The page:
Hidden Gem

Hidden Gem – State and Main

by Alan Rapp on January 26, 2017

in DVD Reviews 

  • Title: State and Main
  • IMDb: link

State and Main DVD reviewIt’s about purity. We’ll double-down on Throwback Thursday this week to take a quick look at David Mamet‘s underrated 2000 comedy State and Main in which a movie set is forced to relocate to the sleepy town of Waterford, Vermont when their star’s (Alec Baldwin) love of underage girls gets them thrown out of New Hampshire. Immensely entertaining and highly quotable, this one never fails to make me laugh.

Go you Huskies. Featuring an amazing cast, Mamet gives us Philip Seymour Hoffman as the playwright turned screenwriter, William H. Macy as the film’s director, Baldwin and Sarah Jessica Parker as the film’s stars, and Rebecca Pidgeon, Clark Gregg, and Julia Stiles as townies. All turn out to be perfect fits for Mamet’s quick dialogue that takes equal swipes at Hollywood and small town life but still finds ways to celebrate each.

Everybody needs a hobby. The conflict in the film comes from the dysfunction of the set, the uproar the movie folks have on the town (in both positive and negative ways), and their star’s latest dalliance which puts the entire project in jeopardy.

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2005 – The Upside of Anger

by Alan Rapp on March 19, 2015

in DVD Reviews 

  • Title: The Upside of Anger
  • IMDb: link

The Upside of AngerReleased ten years ago, writer/director Mike Binder‘s The Upside of Anger is an underrated film built around a terrific performance by Joan Allen as the pissed-off matriarch of a family struggling to keep it together after her husband has disappeared (presumably to live with his secretary in Sweden). The woman’s life is further complicated by varying states of disrepair of her relationships with her three daughters (Erika Christensen, Keri Russell, Alicia Witt, and Evan Rachel Wood) and a burgeoning romantic relationship to a former Major League pitcher turned radio host (Kevin Costner) who, despite the woman’s rough edges, quickly falls for Terry and her family.

Along with Allen’s performance (arguably the best of her career as the unlikable but somehow still lovable Terry) the film gives each of the daughters strong roles dealing in their own ways with their mother’s constantly boiling disposition. Russell, Christensen, and Witt each bring something different to their roles as Evan Rachel Wood shines as the youngest sibling who is forced to grow up too quickly due to her father’s abscence and mother’s consequent behavior.

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2004 – Spartan

by Alan Rapp on March 12, 2014

in DVD Reviews 

  • Title: Spartan
  • IMDB: link

“Where’s the girl?”

SpartanTen years ago today David Mamet‘s thriller Spartan opened in theaters starring Val Kilmer (in one of his best roles) and a relatively unknown actress (Kristen Bell) only months away from her career breakthrough as a spunky teen detective. Although my favorite Mamet scripts are his satires (State and Main, Wag the Dog), Spartan is an underrated gem that received neither the box office nor critical success it deserved.

Kilmer stars as a member of Delta Force tasked with finding the President’s daughter (Bell) before anyone realizes the young woman is missing. As with other Mamet thrillers, the plot offers twists and turns in a slowly unraveling mystery involving white slavery, kidnapping, family secrets, and questionable orders that costs several good people their lives and careers.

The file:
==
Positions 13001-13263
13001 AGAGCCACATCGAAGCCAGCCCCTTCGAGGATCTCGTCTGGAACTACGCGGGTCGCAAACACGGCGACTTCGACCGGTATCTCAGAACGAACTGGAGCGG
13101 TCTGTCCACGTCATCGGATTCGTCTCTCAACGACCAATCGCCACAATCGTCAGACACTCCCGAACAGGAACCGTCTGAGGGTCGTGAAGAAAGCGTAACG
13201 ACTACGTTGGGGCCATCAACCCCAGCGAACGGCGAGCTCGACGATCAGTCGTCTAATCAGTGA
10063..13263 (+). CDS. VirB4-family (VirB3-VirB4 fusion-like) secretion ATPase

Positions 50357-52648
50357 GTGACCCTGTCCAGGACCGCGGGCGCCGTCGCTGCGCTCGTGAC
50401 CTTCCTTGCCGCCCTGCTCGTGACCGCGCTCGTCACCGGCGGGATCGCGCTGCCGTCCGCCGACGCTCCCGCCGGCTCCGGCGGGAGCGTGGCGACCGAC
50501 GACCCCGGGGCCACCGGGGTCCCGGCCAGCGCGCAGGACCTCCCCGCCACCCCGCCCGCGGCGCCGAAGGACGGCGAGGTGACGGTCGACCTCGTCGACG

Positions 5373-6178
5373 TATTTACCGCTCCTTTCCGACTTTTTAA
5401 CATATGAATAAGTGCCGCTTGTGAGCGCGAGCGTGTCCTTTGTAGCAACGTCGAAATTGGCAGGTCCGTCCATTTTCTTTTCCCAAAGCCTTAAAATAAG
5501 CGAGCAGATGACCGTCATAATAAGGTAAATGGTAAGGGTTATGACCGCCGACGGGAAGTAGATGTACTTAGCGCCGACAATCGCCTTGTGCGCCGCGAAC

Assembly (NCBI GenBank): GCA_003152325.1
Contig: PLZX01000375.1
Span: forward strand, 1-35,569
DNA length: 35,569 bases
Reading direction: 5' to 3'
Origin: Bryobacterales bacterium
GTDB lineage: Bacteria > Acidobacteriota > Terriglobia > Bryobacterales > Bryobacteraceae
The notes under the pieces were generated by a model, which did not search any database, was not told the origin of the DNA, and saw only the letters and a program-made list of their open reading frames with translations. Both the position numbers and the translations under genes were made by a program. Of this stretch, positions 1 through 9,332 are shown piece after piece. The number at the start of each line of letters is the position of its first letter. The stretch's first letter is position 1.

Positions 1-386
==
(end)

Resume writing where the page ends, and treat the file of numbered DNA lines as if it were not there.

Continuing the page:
As you would expect from a Mamet film, the supporting cast is top-notch including Derek Luke as Kilmer’s junior partner, Clark Gregg, William H. Macy, Tia Texada, and Ed O’Neill.

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Hidden Gem – Playing by Heart

by Alan Rapp on April 2, 2013

in DVD Reviews 

  • Title: Playing by Heart
  • IMDB: link

“Talking about love is like dancing about architecture.”

Playing by HeartReleased in 1998, Playing by Heart follows the formula of several romantic dramedies (Love Actually being the best) which feature interlocking stories of couples in various states of their respective relationships. Written and directed by Willard Carroll, the film is notable for it’s impressive ensemble cast as well as a pair of the six stories which slowly come together during the film’s final act.

My favorite of the group features Angelina Jolie, as the beautiful but high-maintenance Joan, and Ryan Phillippe as the aloof young man with a dark secret who seems immune to her obvious charms. Also worthy of note are Sean Connery and Gena Rowlands as an elderly couple dealing with both the looming specter a life-threatening medical condition and a long-simmering old argument as the pair prepare to renew their vows on their 40th wedding anniversary.

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Last Night

by Alan Rapp on March 16, 2012

in DVD Reviews 

  • Title: Last Night
  • IMDB: link

last-night-blu-rayFrom writer/director Massy Tadjedin comes a tale of temptation as a married couple each find themselves fighting an attraction to someone other than their significant other during an evening spent apart.

What works so well about Tadjedin’s script is how lived-in Joanna (Keira Knightley) and Michael’s (Sam Worthington) life together feels. This isn’t your typical Hollywood romcom set of idealistic young lovers or bitter married couple. Despite a little bickering, it’s obvious the two love each other, but until the end of the film we’re not sure if doubts and temptation in the form of an old flame (Guillaume Canet) or an attractive co-worker (Eva Mendes) are enough to lure them into a decision that could end their marriage.

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